N2 - OBJECTIVES: Second-generation axial-flow left ventricular assist devices (LVADs) have become an established therapy in bridging endstage heart failure patients to cardiac transplantation. Despite the proven clinical success of these devices, some patients develop right ventricular (RV) failure after LVAD implantation. We sought to determine post-heart transplantation outcomes of HeartMate II (HMII)-bridged patients who developed postimplantation right ventricular failure and received Levitronix CentriMag for RV support in addition to LVAD. METHODS: This was a single-centre institutional report of 64 patients transplanted during 2007-2013 from a HeartMate II device. Patients were divided into two groups according to whether they received an isolated LVAD (n = 56) or required additional RV mechanical support (n = 8). These two groups were compared for early graft loss (death before discharge or retransplantation), major early post-transplant complications and 3-year graft survival. RESULTS: Early graft loss was 10.7% in isolated HMII and 25% in HMII + RVAD patients (P = 0.26). There were no observed differences in the rates of primary graft dysfunction (7.3 vs 0%, P = NS), renal failure (16.7 vs 12.5%, P = NS) and stroke (11.1 vs 25%, P = 0.273) between the two groups. Pulmonary artery resistance (odds ratio: 3.286, 95% confidence interval: 1.063-10.157, P = 0.039) was identified as a significant predictor for adverse outcome of mechanically-bridged heart transplant recipients. The 3-year graft survival rate was 86 ± 5% in isolated HMII and 75 ± 15% in HMII + RVAD patients, P = 0.326. CONCLUSIONS: Our data demonstrate that heart transplant recipients who required unplanned RV mechanical support after LVAD implantation achieved comparable rates of early graft loss, post-transplant renal failure and stroke rate in comparison with patients bridged with an isolated HeartMate II assist device. Three-year graft survival was equivalent between those two groups. Given the small sample size, further studies involving more patients are needed to support or challenge our conclusions.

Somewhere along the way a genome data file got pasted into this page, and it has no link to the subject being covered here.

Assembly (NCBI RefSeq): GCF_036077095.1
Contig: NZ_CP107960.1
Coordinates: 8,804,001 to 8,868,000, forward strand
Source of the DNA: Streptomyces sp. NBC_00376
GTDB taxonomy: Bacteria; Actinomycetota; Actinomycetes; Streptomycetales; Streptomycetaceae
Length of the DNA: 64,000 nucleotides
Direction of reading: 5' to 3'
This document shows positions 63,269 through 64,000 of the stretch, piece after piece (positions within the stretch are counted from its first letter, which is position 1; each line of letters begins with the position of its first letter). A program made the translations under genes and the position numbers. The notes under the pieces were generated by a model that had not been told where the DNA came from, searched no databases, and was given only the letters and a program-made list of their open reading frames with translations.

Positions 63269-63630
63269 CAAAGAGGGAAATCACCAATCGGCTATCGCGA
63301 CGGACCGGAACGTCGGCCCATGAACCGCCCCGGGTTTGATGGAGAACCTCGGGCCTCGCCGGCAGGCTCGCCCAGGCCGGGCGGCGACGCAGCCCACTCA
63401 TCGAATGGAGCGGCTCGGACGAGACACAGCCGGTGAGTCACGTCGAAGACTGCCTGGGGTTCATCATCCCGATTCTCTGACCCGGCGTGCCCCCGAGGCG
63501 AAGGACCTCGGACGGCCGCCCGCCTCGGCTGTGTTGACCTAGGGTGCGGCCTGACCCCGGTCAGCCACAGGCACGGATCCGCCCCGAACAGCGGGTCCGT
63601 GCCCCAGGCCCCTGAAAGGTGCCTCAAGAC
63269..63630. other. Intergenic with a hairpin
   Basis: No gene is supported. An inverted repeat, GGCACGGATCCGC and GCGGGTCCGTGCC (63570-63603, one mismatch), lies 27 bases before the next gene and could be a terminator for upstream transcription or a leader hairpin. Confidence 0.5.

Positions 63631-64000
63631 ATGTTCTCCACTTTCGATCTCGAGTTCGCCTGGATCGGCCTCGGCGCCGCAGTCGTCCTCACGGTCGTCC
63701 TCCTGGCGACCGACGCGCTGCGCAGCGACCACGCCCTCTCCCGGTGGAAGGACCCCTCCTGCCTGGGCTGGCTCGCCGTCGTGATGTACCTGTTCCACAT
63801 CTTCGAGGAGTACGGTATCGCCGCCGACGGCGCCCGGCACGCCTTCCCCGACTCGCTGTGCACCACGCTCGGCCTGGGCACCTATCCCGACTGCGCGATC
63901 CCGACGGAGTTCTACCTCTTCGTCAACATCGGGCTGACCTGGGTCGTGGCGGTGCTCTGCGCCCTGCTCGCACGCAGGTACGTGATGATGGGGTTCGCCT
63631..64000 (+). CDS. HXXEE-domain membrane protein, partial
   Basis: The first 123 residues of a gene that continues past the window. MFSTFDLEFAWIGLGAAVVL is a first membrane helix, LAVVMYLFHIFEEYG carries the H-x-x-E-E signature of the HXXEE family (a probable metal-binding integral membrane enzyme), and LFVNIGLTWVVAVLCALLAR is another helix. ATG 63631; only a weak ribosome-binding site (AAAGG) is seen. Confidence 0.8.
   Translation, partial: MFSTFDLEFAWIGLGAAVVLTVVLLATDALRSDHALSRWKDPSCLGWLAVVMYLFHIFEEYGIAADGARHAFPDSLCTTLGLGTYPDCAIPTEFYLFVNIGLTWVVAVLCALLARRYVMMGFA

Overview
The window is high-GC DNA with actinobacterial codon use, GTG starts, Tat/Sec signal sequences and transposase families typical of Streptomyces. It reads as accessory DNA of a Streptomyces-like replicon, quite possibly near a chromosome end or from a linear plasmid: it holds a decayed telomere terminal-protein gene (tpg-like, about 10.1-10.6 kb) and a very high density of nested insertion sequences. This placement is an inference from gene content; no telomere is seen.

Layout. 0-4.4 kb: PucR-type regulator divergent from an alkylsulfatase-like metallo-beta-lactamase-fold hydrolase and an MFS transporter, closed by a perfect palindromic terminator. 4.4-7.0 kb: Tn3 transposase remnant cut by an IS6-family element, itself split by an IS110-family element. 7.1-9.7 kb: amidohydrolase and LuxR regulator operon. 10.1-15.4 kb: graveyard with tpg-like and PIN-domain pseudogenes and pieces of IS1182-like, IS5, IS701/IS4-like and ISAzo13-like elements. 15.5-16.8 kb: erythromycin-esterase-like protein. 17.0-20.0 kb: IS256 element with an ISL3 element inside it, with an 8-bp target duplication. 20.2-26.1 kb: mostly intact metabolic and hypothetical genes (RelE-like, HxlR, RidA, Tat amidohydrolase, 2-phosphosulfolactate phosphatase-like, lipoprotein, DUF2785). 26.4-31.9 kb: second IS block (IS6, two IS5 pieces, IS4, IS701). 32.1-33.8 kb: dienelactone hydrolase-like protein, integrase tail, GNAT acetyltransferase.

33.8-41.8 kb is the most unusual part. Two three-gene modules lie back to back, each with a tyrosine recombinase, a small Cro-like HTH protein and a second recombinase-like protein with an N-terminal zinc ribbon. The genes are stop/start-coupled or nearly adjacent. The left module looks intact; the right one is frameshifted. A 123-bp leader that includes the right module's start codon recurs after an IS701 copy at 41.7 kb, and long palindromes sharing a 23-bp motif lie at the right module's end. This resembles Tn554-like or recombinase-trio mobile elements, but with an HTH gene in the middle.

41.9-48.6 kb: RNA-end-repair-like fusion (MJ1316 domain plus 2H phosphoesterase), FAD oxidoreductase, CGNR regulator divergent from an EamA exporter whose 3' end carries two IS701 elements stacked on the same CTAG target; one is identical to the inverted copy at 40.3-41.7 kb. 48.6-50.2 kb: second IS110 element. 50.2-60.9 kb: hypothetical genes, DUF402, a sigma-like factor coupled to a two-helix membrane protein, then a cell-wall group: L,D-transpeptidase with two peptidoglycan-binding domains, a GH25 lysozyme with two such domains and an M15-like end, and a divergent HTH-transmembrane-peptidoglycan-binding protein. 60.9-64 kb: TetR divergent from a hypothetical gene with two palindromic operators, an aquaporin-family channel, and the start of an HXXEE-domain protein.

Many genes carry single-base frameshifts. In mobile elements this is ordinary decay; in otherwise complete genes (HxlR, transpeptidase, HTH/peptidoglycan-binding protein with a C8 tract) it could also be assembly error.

AB - OBJECTIVES: Second-generation axial-flow left ventricular assist devices (LVADs) have become an established therapy in bridging endstage heart failure patients to cardiac transplantation. Despite the proven clinical success of these devices, some patients develop right ventricular (RV) failure after LVAD implantation. We sought to determine post-heart transplantation outcomes of HeartMate II (HMII)-bridged patients who developed postimplantation right ventricular failure and received Levitronix CentriMag for RV support in addition to LVAD. METHODS: This was a single-centre institutional report of 64 patients transplanted during 2007-2013 from a HeartMate II device. Patients were divided into two groups according to whether they received an isolated LVAD (n = 56) or required additional RV mechanical support (n = 8). These two groups were compared for early graft loss (death before discharge or retransplantation), major early post-transplant complications and 3-year graft survival. RESULTS: Early graft loss was 10.7% in isolated HMII and 25% in HMII + RVAD patients (P = 0.26). There were no observed differences in the rates of primary graft dysfunction (7.3 vs 0%, P = NS), renal failure (16.7 vs 12.5%, P = NS) and stroke (11.1 vs 25%, P = 0.273) between the two groups. Pulmonary artery resistance (odds ratio: 3.286, 95% confidence interval: 1.063-10.157, P = 0.039) was identified as a significant predictor for adverse outcome of mechanically-bridged heart transplant recipients. The 3-year graft survival rate was 86 ± 5% in isolated HMII and 75 ± 15% in HMII + RVAD patients, P = 0.326. CONCLUSIONS: Our data demonstrate that heart transplant recipients who required unplanned RV mechanical support after LVAD implantation achieved comparable rates of early graft loss, post-transplant renal failure and stroke rate in comparison with patients bridged with an isolated HeartMate II assist device. Three-year graft survival was equivalent between those two groups. Given the small sample size, further studies involving more patients are needed to support or challenge our conclusions.